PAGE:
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Discussion in 'The Rehearsal Room' started by flower girl, Sep 24, 2006.

  1. flower girl

    flower girl Member

    Hi
    For a mini dissatation this year i'm studying the formation of the brass band, i'm needing to find out which was the very first brass band, the founder of it, and how the instrumentation and styles of music being played has changed and modernised through out the years. Does any one have any idea's how i can find out about this, i also need to get brass banders opinions on whether the changes have been for the better or not and why they feel like this.

    Any input would be greatly appreciated as i have no idea where to begin really.

    Thanks
    Lisa
     
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  3. DaveR

    DaveR Active Member

    Not sure if anyone knows when the first brass band was formed. You may find the info about the Cyfarthfa band interesting though - I think John Wallace and someone else who's name escapes me (I'll edit this post if it comes back to me!) wrote a book about this, as well as recording a CD using period instruments and music.

    EDIT: It was Trevor Herbert, who also wrote "The British Brass Band: A Musical and Social History" - that might help you.
     
    Last edited: Sep 24, 2006
  4. ian perks

    ian perks Active Member

    well one of the oldest brass bands still going to day is Stalybridge and then probably either Black Dyke or Besses oth Barn
     
  5. Morgans Bach

    Morgans Bach Member

    I've seen it quoted somewhere on the internet that Coxlodge Institute Band (Newcastle) was formed in 1808, and that Stalybridge Band was formed in 1809, which makes them some of the oldest brass band in Britain at least. I'm no authority on this subject whatsoever, but I'll hazard a guess that you may have to be careful when sifting through refernce documents etc, as many brass bands have had different ailiases over the years.

    This may help you on your way perhaps? http://www.harrogateband.org/misc25a.htm (see A-Z and link to 'Extinct' brass bands).

    Interesting dissertation by the way! (better than my Marine Biology nonsense anyway!) Good luck! :)
     
  6. brassneck

    brassneck Active Member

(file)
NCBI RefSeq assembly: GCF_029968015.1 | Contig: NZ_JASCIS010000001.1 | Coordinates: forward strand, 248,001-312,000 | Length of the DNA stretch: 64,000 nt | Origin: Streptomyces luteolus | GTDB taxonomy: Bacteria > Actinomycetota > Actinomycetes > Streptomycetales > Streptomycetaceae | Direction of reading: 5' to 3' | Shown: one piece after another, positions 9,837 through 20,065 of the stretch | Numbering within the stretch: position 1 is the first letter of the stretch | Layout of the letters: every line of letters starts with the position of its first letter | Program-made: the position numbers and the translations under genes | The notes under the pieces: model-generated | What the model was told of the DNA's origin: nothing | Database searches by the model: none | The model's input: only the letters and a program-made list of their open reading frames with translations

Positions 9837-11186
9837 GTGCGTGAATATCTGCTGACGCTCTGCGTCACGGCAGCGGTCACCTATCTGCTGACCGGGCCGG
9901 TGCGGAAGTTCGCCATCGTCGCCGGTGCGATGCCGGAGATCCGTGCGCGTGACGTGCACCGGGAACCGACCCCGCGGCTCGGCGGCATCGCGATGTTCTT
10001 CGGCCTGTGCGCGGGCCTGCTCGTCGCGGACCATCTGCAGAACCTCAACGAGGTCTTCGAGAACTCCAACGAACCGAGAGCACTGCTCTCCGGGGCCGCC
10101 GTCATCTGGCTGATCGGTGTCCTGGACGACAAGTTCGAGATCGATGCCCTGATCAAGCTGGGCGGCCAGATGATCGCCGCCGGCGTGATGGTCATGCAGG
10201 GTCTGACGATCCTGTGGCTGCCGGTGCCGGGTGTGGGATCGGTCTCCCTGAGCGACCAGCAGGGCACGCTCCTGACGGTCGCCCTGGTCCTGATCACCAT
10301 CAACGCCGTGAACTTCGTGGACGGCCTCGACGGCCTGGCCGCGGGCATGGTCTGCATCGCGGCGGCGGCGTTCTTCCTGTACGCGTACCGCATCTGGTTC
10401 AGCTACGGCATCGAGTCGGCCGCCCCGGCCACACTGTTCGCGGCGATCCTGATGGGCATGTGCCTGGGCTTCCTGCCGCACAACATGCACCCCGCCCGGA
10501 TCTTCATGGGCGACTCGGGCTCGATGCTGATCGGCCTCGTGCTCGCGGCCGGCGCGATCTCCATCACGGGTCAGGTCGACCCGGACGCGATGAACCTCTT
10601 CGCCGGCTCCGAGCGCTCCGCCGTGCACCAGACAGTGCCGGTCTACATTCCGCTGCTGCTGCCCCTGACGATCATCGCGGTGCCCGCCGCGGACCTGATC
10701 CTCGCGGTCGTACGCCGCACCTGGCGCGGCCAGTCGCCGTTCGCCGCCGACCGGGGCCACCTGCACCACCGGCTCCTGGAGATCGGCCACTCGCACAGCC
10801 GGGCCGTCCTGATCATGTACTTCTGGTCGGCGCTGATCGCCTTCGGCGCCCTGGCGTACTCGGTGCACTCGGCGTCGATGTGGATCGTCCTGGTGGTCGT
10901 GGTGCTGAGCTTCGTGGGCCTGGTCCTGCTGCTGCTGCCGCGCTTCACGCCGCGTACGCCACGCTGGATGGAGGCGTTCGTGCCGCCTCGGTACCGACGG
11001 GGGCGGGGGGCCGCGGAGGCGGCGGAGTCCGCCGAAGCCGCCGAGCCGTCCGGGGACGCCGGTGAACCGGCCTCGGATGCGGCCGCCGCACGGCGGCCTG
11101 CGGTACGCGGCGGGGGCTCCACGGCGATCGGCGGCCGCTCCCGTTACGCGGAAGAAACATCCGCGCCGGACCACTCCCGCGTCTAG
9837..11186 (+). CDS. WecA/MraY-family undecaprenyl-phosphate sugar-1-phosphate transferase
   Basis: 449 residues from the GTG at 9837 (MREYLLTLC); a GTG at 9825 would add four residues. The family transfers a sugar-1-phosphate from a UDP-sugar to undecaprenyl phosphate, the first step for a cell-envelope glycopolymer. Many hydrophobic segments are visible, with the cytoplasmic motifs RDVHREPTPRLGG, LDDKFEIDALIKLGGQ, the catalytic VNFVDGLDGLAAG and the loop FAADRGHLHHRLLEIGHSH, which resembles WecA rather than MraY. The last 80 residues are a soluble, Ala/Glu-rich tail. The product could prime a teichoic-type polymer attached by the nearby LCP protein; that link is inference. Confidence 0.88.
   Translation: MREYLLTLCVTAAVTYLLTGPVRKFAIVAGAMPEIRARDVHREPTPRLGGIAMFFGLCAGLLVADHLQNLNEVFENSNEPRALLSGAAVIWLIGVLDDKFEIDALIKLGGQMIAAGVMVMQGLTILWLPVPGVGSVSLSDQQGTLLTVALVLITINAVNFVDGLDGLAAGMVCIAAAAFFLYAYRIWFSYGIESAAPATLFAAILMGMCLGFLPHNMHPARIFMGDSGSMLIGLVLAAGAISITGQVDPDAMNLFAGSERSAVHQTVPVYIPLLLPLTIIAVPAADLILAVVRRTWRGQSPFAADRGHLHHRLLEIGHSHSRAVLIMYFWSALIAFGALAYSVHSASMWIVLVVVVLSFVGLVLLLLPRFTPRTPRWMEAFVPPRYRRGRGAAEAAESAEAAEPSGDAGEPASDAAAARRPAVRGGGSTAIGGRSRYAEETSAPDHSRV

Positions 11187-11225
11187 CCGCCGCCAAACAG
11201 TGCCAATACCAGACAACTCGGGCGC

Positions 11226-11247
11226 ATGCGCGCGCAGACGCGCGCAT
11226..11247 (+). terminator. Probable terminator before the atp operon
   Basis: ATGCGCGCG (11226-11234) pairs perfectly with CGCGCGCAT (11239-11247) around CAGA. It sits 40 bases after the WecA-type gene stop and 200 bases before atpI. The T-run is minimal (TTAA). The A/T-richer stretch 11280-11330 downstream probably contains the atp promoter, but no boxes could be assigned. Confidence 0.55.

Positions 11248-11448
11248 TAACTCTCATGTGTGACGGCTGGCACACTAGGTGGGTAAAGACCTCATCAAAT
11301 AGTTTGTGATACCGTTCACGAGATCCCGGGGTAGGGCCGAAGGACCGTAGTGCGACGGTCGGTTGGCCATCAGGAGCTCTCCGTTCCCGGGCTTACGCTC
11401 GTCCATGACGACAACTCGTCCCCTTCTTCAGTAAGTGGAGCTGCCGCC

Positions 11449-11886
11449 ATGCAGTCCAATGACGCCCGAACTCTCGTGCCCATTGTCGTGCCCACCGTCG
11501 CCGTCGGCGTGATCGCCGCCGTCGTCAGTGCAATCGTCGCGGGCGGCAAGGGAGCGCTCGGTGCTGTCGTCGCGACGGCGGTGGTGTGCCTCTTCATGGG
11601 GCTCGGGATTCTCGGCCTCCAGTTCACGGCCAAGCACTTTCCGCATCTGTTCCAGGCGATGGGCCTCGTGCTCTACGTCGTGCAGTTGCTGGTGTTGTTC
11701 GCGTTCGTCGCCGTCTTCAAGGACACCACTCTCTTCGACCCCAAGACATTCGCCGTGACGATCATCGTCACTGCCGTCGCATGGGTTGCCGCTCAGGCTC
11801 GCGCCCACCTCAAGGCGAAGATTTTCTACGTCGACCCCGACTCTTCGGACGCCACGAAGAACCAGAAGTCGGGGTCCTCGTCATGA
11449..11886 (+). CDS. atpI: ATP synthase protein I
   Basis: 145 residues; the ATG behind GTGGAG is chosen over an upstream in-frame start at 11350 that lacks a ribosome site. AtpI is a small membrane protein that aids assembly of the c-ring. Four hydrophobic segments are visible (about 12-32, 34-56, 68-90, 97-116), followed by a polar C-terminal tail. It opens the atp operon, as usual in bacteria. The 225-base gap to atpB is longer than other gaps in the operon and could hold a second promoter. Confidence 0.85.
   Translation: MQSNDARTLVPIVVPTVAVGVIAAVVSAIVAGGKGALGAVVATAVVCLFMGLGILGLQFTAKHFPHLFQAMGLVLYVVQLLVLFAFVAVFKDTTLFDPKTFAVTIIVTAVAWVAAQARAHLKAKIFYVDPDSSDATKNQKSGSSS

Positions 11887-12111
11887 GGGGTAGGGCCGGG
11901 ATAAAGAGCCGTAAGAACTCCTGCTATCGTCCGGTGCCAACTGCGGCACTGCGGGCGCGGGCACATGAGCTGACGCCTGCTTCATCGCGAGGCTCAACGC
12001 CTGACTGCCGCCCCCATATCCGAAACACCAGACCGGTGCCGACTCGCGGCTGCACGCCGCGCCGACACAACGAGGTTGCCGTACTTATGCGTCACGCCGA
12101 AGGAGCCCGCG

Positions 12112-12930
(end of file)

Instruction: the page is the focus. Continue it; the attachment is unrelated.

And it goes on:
There are lots of articles to look at here. ;)
     
  7. Chris Sanders

    Chris Sanders Active Member

    It is correct that Stalybridge were in fact the oldest, many others however claim to be older, but thats not correct. Back in 1809 when Stalybridge were formed however they did have woodwind instruments also, but they did later become soley brass.

    Another completely uninteresting fact is that the wartime favourite 'Its a Long Way To Tipperary' was written by Jack Judge in Stalybridge bandroom which is now a conservative club next door to the Judges Bar beneath Stalybridges current residance!

    If you look here on Wikipedia it'll give you some more info...

    There is a plaque on the wall between the two explaining this, if you wanted to research this or get photo's there is a train that runs regularly to Stalybridge station from Huddersfield!

    [​IMG]

    Im not a sad bander honest.

    I just went to school in Stalybridge a long time ago before the recent rejuvenation into Stalyvegas, and we had to do work on local history... Naturally I focused mine on a topic I knew.

    If I can be any help you have me on msn??
     
  8. Anno Draconis

    Anno Draconis Well-Known Member

    Some people are confusing the request for the "first brass band" with the oldest extant brass band, which could be Stalybridge, Besses or one or two others. The answer is, depends how you define a brass band. When Besses and 'Bridge were formed, they were using military band instruments and included clarinets and ophicleides.